Owing to their large population size and short generation time, viruses generally have a huge potential to evolve and adapt under natural selection pressure. Despite tremendous efforts in human, animal and plant health management, viral diseases remain difficult to control and eradicate. Moreover, existing control strategies are compromised by the continuous emergence of new viruses. In Chapter 1 emerging viruses of tomato crops are reviewed. This includes Pepino mosaic virus (PepMV), a Potexvirus with a single stranded RNA genome, a rapidly emerging virus which has become one of the most important viral diseases in tomato production worldwide over the recent years.
Infection by PepMV can cause a broad range of symptoms on tomato plants, of which especially the typical fruit marbling can lead to significant economical losses. Presently, five PepMV genotypes (EU, LP, CH2, US1 and US2) have been described worldwide, three of which (EU, LP and US2) have previously been reported to occur in Europe. As nature and severity of PepMV symptoms are highly variable, economical damage caused by PepMV is difficult to assess and the identification of factors contributing to symptom severity is warranted. In Chapter 2 the genetic diversity of the PepMV population in Belgian greenhouses is studied and related to the symptom development in tomato crops. Previously, no correlation has been found between different PepMV genotypes and the symptomatology of infected plants. A novel assay based on restriction fragment length polymorphism (RFLP) was developed to discriminate the different PepMV genotypes. Both RFLP and sequence analysis revealed the occurrence of two genotypes, the EU genotype as well as the CH2 genotype, within the tomato production in Belgium. Surprisingly, a clear dominance of the CH2 genotype in the Belgian PepMV population was found, although this genotype has previously not been found in commercial tomato production. Whereas no differences were observed in symptom expression between plants infected by one of the two genotypes, co-infection with both genotypes resulted in more severe PepMV symptoms. Furthermore, our study revealed that PepMV recombinants frequently occur in such mixed infections.
So far, it remained unclear whether different PepMV isolates can cause differential symptom severity. Therefore, PepMV symptomatology of different isolates was studied in Chapter 3. Based on the survey described in Chapter 2, four isolates that differed in symptom expression in the crop of origin were selected for greenhouse trials. The selected isolates were inoculated onto tomato plants grown in separate plastic tunnels. PepMV symptom development was assessed regularly and extensive sampling followed by ELISA analyses, genotyping and nucleotide sequencing was performed to study viral presence and variation in PepMV sequences throughout the trial period. Two isolates (EU mild and CH2 mild) that were selected based on mild symptom expression in the crop of origin caused only mild symptoms in the trial, while two other isolates (CH2 aggressive and EU+CH2) that were selected for severe symptom display, caused considerably more severe symptoms. Sequence identity between the mild and the aggressive CH2 isolates was as high as 99.4%. Results of this study show that differential symptom expression can, at least partially, be attributed to the PepMV isolate, which may be related to minor differences at the nucleotide level between isolates.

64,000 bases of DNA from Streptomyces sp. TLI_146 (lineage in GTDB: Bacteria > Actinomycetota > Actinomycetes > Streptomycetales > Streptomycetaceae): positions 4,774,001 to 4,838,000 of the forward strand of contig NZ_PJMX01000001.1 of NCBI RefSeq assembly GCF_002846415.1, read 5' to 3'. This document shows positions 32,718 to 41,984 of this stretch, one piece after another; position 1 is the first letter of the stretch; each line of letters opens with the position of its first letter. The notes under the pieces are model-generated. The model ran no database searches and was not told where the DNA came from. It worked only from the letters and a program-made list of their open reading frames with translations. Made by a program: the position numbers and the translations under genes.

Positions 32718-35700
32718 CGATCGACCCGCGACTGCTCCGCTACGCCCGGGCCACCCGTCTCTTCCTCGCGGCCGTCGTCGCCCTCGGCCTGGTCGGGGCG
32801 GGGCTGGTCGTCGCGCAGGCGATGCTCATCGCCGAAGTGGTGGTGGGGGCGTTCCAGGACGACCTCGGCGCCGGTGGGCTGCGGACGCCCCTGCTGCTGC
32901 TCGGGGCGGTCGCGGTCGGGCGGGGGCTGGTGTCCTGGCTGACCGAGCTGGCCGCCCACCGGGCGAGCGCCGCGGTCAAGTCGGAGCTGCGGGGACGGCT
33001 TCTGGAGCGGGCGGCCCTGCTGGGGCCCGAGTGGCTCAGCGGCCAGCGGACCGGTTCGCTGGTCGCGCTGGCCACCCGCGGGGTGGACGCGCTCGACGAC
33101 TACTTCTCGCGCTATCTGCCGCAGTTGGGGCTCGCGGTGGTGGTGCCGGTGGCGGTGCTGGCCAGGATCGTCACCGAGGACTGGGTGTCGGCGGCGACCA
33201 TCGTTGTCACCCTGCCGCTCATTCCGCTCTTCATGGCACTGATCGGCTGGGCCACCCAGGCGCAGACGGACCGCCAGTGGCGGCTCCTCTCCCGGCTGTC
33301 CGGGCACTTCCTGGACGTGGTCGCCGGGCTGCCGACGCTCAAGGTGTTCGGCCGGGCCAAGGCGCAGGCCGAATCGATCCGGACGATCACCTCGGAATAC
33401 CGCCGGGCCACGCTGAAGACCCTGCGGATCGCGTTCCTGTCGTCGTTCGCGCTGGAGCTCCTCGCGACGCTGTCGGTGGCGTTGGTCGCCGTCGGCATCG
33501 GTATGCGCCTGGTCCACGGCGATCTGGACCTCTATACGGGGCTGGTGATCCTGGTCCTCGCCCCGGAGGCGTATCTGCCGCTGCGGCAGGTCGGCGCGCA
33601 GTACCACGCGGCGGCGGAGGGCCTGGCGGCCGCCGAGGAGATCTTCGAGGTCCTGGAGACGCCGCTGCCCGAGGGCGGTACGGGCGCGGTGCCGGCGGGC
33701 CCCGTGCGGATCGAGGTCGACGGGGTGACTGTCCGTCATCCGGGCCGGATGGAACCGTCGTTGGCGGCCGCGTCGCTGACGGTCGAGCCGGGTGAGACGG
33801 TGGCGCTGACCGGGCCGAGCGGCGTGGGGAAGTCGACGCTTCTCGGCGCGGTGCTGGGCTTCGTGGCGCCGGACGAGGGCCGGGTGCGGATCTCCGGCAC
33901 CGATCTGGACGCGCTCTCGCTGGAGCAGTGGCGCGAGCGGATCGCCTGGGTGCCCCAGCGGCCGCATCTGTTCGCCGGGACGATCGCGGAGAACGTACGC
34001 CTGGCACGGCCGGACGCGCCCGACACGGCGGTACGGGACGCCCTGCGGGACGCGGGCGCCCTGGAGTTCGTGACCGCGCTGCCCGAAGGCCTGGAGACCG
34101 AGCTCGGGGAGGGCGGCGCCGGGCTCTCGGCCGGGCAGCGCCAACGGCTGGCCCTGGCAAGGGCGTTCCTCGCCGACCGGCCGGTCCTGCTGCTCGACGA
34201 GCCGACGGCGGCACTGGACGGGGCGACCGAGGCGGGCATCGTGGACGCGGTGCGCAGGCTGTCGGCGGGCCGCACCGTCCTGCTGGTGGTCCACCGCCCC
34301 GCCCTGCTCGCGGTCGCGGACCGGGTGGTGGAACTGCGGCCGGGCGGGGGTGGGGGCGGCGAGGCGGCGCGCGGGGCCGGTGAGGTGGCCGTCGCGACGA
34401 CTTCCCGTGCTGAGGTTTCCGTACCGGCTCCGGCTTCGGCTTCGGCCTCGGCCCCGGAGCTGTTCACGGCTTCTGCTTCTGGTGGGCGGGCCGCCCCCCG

In Chapter 4, seed transmission of PepMV in tomato is demonstrated. Fruit was harvested from the greenhouse trials described in Chapter 3 and more than 100,000 seeds were extracted and cleaned using an enzymatic treatment without disinfection. Infection assays using indicator plants confirmed the presence of infectious virus particles on the seeds. In the framework of a European project, seeds were distributed to 10 different laboratories in three separate batches, and germinated for seedling analyses by ELISA. In total over 87,000 plants were tested, and 23 PepMV-infected plants were detected, indicating an overall transmission rate of 0.026 %. Our results clearly show that PepMV can be transmitted from contaminated seeds to seedlings, highlighting the risk of using seeds from PepMV-infected plants, and revealed the potential for seed transmission to contribute to spread of PepMV.